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Factbox: Fragile recovery in Asia's natural gas demand amid secondary outbreaks, slow growth

Singapore — Asia's natural gas demand has picked up since the COVID-19 lockdowns in the first and second quarters of 2020, but the recovery is haphazard and LNG markets have struggled.

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Countries that emerged early, like China, are now seeing gas demand saturate, while others like India are still seeing a rebound in LNG imports into June. But gas demand growth remains fragile through summer due to secondary outbreaks and economic damage.

PRICES

**The S&P Global Platts JKM for August was assessed at $2.150/MMBtu on June 30, slightly above record low prices and down from over $5/MMBtu at the start of the year.

**Oil-linked prices for contracted LNG has fallen sharply end-March, converging with spot JKM prices, in line with crude prices falling to $20s/b. But the rebound in oil prices in May has seen spot LNG and oil-linked LNG prices diverge again.

**S&P Global Platts Analytics expects JKM and TTF to find support from a bullish rally in coming months on the back of emerging fundamentals including production cuts in the US and Asia.

TRADE FLOWS

**China imported 5.2 million mt of LNG in May, up 18% year on year and 2.7% higher from April, customs data showed. This was the strongest year-on-year growth since August 2019, and higher than the 7.6% growth recorded in May 2019. But June LNG arrivals are slowing as China's post-COVID-19 recovery peaks.

**India's April LNG imports were at its lowest in over three years. But in May it rebounded 22.4% month on month to 2.38 Bcm, official data showed, reflecting a gradual relaxation of lockdown measures. Its LNG imports are set to continue rising sharply in June as the recovery takes hold.

**Kogas' LNG sales in May dropped 24.1% from a year earlier to just 1.632 million mt, its third consecutive monthly decline and the biggest year-on-year decline in more than a decade since Platts started compiling such data in January 2010. May demand was down 27.9% from 2.263 million mt in April.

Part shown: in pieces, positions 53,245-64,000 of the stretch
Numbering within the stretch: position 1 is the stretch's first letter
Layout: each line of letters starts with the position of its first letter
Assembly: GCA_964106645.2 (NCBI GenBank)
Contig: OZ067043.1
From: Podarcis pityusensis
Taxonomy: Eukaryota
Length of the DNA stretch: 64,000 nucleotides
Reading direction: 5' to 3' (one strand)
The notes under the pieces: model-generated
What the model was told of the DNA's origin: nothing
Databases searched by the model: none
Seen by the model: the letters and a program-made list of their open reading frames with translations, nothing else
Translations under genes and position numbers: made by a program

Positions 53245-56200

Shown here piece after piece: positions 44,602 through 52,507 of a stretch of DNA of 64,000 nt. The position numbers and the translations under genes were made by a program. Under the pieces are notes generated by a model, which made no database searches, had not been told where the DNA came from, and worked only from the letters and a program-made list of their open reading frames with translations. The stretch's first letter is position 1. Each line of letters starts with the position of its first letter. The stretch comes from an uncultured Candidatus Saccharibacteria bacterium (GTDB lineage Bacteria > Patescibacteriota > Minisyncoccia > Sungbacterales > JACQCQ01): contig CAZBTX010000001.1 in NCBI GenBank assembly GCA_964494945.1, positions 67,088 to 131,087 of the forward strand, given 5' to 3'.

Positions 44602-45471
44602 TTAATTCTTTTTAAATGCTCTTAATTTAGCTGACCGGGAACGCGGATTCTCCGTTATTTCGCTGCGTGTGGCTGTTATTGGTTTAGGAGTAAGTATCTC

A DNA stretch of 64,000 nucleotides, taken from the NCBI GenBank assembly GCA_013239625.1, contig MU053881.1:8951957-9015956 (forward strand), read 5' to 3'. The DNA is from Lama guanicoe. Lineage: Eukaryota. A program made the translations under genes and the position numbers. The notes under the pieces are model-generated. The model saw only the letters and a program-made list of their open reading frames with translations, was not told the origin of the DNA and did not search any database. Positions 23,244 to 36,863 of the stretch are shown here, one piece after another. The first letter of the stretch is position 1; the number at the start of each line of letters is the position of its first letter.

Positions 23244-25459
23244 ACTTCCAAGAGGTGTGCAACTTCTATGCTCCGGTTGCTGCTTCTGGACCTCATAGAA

**South Korea's gas purchases by power generators in May declined 36% year on year, while sales to retail gas companies for households and businesses declined 13.3%. Low downstream sales means that inventories are stressed and June LNG arrivals into South Korea are on track to be even lower than May, declining to multi-month lows.

**Japan imported 4.6 million mt of LNG in May, down 18% year on year and 12% lesser than April, its lowest since mid-2009, official data showed. Japanese energy demand typically slumps in May due to the Golden Week holidays, but this year was far worse. June LNG arrivals into Japan are slightly better, but not a huge improvement as downstream demand remains challenged.

**Thailand imported 445,778 mt of LNG in May, down 35.7% from last year, and 29.1% lower than April, customs data showed. Platts Analytics said Thailand's total gas supply in April fell to its lowest since 2014, with declines in domestic production, pipeline and LNG imports reflecting a weaker economy and lower consumption. June LNG arrivals remain strong.

INFRASTRUCTURE (Supply and macroeconomic fundamentals)

**Malaysia, the world's fifth largest LNG exporter, is indicating supply cuts of about 20% to 25% from its terminals from peak January levels, in line with Petronas' strategy of optimizing supply to help the market rebalance. The supply cuts are likely to trend well into June and July.

**More than 40 US LNG cargoes scheduled for August loading were canceled by customers, taking the total number of US cargo cancellations to about 130 since April, according to Platts calculations. Several of these were cancelled by Asian offtakers, indicating oversupply challenges for summer 2020.

**Australia's Department of Industry, Innovation and Science said downward quantity tolerance triggered by buyers, delayed shipments and changes to maintenance schedules could reduce Australian LNG exports in the second half of 2020 marginally.

**Platts Analytics said liquefaction utilization in the US is expected to fall below 50% in the months ahead, compared with utilization out of Australia and Qatar, which are expected to remain above 80%.

**S&P Global Ratings expects a steeper decline in Asia Pacific's economic growth in 2020, forecasting a 1.3% contraction before growth of 6.9% in 2021, compared with its previous projection of 0.9% and 6.7%, respectively.

**GDP forecast for Asia Pacific for 2020 and 2021 is about $2.7 trillion lower than before the pandemic began, Ratings said. It expects permanent 2%-3% shrinkage of most economies by the end of 2023 compared with pre-COVID-19 trends.

**Early exiters from COVID-19 include China and South Korea, middle exiters include Japan, and late exiters are India and Indonesia. Economic conditions in Asia Pacific may not rebound until the second half of 2021 and the region's activity level may only reach close to pre-COVID-19 trend by 2023, Ratings said.